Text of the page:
I also asked my fellow Rogues is they would like to share their All Time Favorite Books.  Gayle Lynds reports,

“When I was very young and just starting to read, my grandparents gave me books in the Bobbsey Twins series which stars two sets of fraternal twins who are wonderfully mischievous and stumble into mysteries that they solve before adults can.  My favorite was The Bobbsey Twins at Sugar Maple Hill, which turned out to be predictive – it took place in a New England maple forest during sugaring season. After living around the United States, I’ve settled in Maine, which I love. And when I drive down the road toward our house in the spring, I pass maple trees with buckets attached to spigots. Yep, maple syrup on the way!”

Lisa Black also recalls children’s books she loved.  About choosing one, she says,

“That’s tough! All the Beverly Cleary books all the Laura Ingalls Wilder books. I don’t know if anyone else would recognize them, but I read (many times) The Ghost of Five Owl Farm by Wilson Gage and Mary Steele because it was the first children’s book I read that was a mystery, but also had many moments of humor as the protagonist dealt with his (at first) annoying cousins.  But my favorite was The Ghost Rock Mystery by Mary C. Jane, possibly because the “ghost” was (supposedly) a horse.”

Tracy Clark is another Rogue who remembers a book she read when she was young, says,

“One of my All Time Favorites as a kid was Harriet the Spy. I read it over and over and carried it around with me in a back pocket or backpack for quite a long time.” It’s easy to see why this one would appeal to young people. It’s the story of Harriet who is “a spy.” In her notebook she writes down everything she knows about everyone, even her classmates and best friends. But when Harriet loses track of her notebook and it ends up in the wrong hands, will she find a way to put her life and friendships back together again?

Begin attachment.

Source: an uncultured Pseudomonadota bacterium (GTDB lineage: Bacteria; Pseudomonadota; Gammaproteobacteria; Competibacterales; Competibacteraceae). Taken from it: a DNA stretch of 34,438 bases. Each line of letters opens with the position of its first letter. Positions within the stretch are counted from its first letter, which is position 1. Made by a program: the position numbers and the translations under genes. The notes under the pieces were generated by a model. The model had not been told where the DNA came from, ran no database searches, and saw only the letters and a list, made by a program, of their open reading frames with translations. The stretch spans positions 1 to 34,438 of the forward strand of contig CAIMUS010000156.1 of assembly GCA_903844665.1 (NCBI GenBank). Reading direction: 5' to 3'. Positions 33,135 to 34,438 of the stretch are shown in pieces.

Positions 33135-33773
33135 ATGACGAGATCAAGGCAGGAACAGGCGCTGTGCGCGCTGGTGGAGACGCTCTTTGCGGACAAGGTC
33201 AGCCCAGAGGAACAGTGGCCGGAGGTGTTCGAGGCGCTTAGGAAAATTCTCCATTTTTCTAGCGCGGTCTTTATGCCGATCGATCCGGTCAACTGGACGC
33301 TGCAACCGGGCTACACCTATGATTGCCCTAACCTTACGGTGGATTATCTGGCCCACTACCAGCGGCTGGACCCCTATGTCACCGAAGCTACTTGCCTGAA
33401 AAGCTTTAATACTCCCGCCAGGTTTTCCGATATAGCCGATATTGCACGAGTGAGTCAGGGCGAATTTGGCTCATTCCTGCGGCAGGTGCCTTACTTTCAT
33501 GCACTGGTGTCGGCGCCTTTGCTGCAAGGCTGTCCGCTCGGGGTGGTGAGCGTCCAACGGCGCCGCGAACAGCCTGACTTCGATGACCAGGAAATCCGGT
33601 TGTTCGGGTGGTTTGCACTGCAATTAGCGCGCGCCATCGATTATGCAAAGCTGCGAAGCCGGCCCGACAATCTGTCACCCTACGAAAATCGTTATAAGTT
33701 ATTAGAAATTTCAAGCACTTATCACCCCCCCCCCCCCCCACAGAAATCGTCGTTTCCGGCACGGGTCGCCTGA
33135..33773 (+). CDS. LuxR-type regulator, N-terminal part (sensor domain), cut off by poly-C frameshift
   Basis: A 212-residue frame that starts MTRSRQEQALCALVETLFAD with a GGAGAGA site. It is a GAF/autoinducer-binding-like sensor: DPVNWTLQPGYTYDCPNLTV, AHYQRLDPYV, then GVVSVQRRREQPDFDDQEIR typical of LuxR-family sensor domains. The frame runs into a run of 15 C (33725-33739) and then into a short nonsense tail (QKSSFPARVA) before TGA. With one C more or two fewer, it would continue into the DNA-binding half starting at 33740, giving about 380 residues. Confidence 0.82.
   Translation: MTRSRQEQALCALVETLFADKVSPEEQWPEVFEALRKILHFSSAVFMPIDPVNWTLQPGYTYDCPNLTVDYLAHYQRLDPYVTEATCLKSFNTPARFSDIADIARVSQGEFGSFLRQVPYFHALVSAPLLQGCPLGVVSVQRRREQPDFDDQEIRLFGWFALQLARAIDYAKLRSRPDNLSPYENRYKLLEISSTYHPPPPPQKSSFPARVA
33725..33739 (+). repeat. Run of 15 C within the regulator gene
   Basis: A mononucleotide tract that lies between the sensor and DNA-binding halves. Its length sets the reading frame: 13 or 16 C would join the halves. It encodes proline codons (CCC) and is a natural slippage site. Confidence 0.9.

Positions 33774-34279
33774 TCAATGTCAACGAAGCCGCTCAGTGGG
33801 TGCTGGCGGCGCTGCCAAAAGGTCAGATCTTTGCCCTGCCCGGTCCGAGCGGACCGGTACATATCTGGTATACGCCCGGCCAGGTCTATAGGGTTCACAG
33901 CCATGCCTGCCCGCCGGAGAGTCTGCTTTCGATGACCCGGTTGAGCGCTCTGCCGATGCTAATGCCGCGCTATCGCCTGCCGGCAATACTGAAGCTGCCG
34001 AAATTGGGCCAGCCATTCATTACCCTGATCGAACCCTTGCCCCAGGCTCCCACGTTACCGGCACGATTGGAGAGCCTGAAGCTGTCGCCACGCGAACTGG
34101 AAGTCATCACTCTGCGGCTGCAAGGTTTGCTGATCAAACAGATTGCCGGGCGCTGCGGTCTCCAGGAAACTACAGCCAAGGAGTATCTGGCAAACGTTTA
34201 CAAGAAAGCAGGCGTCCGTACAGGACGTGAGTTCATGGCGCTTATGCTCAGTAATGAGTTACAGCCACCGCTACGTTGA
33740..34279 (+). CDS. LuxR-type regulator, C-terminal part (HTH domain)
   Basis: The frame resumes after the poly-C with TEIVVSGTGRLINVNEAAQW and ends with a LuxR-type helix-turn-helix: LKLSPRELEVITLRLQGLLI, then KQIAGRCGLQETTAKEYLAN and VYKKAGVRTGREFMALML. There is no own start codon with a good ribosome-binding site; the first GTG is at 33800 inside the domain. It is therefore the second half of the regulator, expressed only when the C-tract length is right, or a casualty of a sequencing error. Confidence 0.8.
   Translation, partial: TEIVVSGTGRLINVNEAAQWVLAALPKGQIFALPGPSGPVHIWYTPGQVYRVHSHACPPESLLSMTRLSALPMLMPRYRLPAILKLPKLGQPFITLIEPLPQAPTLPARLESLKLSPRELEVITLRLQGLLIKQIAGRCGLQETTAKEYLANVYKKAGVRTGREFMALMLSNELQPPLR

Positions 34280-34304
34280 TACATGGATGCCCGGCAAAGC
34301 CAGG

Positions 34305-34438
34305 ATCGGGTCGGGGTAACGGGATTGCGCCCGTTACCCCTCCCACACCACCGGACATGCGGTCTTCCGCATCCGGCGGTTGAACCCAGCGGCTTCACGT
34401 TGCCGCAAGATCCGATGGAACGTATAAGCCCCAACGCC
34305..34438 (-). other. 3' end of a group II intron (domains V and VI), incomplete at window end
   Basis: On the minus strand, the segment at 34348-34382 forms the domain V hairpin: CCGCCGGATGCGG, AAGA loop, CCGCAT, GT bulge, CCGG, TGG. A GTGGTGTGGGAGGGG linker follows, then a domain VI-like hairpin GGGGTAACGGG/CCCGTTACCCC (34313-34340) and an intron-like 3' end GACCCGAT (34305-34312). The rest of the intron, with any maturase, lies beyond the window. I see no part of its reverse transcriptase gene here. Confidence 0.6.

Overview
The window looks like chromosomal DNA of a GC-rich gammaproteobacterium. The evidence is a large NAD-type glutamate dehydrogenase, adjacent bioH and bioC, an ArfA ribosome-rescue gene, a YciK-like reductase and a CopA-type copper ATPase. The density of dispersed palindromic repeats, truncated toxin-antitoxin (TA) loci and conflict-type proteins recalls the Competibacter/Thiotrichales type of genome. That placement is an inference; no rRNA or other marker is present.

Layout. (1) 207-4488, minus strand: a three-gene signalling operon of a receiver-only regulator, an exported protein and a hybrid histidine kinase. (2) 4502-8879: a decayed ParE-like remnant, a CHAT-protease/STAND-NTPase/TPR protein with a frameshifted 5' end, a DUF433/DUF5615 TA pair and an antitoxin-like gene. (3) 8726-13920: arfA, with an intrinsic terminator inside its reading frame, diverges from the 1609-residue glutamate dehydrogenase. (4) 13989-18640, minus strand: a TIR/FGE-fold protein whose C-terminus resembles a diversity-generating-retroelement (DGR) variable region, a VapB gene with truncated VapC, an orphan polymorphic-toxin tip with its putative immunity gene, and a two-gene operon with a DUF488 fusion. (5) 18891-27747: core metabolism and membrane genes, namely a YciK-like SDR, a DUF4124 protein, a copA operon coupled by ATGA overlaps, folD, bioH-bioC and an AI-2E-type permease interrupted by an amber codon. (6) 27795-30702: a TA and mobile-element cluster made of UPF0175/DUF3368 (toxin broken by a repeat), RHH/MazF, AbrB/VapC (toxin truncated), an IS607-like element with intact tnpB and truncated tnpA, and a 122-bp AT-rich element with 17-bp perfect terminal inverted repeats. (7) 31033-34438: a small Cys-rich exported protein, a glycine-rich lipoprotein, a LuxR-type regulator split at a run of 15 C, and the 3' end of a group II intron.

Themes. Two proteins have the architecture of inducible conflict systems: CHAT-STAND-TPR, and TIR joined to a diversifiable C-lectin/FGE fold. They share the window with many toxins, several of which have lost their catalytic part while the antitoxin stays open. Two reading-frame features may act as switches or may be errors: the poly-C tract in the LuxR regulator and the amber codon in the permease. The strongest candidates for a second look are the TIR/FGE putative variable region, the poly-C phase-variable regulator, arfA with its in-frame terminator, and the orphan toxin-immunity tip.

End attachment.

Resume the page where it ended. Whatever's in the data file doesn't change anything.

Finally, one of our new Rogues, Tosca Lee, says her All Time Favorite is The Red Tent, a modern classic interpretation of the biblical story of Dinah from the Book of Genesis which features the traditions and turmoil of ancient womanhood. This New York Times bestseller became the basis of an A&E/Lifetime mini-series.

What is your All Time Favorite Book? Please share your ideas with all of us, and thanks for visiting Rogue Women Writers.


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  1. Lisa Black

    How have I never heard of “Shelley’s Heart”? It sounds fabulous!

  2. Gayle Lynds

    Oh, gosh, Karna, you’ve taken me back. Yes, the Dale Carnegie book was spectacular. I gave away copies, too, and it seems to me to still hold up wonderfully, so practical, with examples that ring true. I still have my original copy. I also loved Harriet the Spy, and all of DeMille’s and McCarry’s work. I love this quotation from Christopher Marley: “When you give someone a book, you don’t give him just paper, ink, and glue. You give him the possibility of a whole new life.” Thank you for a wonderful blog!